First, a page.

A wonderful, just absolutely lovely review of Can't Smile Without You has landed on the web and it's something that should not be missed!
The One and Only one-hit wonder, Chesney Hawkes teams up with ‘reality’ rejects Siobhan Dillon (How Do You Solve A Problem Like Maria?) and Francesca Jackson (I’d Do Anything) to star in this contrived musical based around the songs of Barry Manilow.
Hawkes plays Tony Lowiman (notice the ‘witty anagram’), an aspiring young musician who is offered the chance to participate in a reality TV talent contest and become the next pop sensation. However, before he can realise his dream, he is caught up in a tragic sequence of events which leave him fighting for his life.
Francesca Jackson plays Lucy, his girlfriend who is, surreptitiously, romantically involved with his best friend and fellow band member, Scott (Edward Handoll). Siobhan Dillon is Mandy, the abrasive PA of Jeff (Howard Samuels), a smarmy TV executive.
Tony falls for Mandy but doesn’t want to hurt Lucy, Lucy wants Scott to reveal the truth about their affair to Tony, Jeff wants to make a star of Tony but not the rest of the band . . . it all gets rather complicated!
After a gig one evening, Tony is given a note from a fan which offers her name and telephone number. Without having even met the girl, he is accused by her boyfriend of attempting to steal her from him. This results in him being beaten up by the boyfriend and two other thugs in the most unconvincing fight scene in the history of musical theatre.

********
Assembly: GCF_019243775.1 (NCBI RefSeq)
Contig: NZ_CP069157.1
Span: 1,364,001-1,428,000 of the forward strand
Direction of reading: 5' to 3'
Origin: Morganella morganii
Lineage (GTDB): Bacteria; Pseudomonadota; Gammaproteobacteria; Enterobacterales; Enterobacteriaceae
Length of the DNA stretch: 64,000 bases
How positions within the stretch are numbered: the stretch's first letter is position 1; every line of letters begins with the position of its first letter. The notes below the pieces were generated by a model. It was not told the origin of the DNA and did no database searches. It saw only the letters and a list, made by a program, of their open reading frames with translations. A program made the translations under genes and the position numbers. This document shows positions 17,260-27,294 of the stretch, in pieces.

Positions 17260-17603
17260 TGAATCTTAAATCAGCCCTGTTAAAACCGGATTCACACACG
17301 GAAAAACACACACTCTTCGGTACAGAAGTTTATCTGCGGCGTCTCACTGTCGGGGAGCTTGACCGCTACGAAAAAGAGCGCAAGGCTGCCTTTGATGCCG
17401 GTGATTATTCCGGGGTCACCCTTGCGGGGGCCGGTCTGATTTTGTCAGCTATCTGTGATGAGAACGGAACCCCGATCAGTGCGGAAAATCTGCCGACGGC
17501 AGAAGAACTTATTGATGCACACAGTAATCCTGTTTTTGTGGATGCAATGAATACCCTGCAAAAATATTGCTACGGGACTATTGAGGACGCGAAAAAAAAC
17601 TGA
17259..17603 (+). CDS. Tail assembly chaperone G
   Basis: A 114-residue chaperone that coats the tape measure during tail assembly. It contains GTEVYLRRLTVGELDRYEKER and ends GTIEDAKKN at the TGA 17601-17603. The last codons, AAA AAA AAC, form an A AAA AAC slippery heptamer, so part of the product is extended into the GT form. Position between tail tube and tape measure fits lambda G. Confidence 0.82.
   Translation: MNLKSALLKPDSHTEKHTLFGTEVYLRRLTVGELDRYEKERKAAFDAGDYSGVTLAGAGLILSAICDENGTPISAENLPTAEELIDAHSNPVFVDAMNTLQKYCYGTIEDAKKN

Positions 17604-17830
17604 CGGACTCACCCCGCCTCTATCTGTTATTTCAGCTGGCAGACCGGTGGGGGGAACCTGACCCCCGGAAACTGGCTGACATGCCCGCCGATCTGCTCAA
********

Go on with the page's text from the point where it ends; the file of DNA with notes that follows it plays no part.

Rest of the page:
The plot is as thin as a size-zero supermodel and to say that the acting is wooden would be an insult to Pinocchio. The biggest fault lies with Tim Prager’s writing, which is banal and predictable at best and contains enough corn to keep the Jolly Green Giant supplied for the next decade. However, the cast do little to redeem themselves, too.
Although Chesney Hawkes has a decent enough singing voice his performance lacks the passion that is necessary to completely engage with his character. This could also be said of the two leading ladies. Both seem desperate to prove themselves as legitimate actresses and singers, rather than just reality show runners-up. Each tries to out-sing the other, particularly in the duet and trio numbers, until their pitch only becomes audible to dogs and dolphins. And Siobhan Dillon’s New York accent didn’t so much wander - it ran away.
Howard Samuels as Jeff was more camp than a row of pink tents as he flounced around the stage, gesticulating as though he had an itch in a place that he dared not to scratch.
The setting was basic, using little in the way of real scenery, although the dropcloth, which depicted a New York and London skyline, was used throughout, despite the fact that certain scenes were supposed to be taking place in New England, Monte Carlo, Saint Louis, Houston, Los Angeles and Chicago.
The addition of overhead signs to explain the scene setting added to the feeling that the audience was being presented with theatre-by-numbers.
The undoubted stars of the show were Manilow’s songs and Can’t Smile Without You includes more than thirty of them. Unfortunately, direction from Bill Kenwright and Keith Strachan and choreography by Carole Todd cannot do anything to save this lame bird. This is one turkey that even Bernard Matthews would have trouble off-loading.
Well as you can see I was obviously kidding, it is the worst review CSWY has had so far. But I'm not taking it seriously, it actually makes me laugh!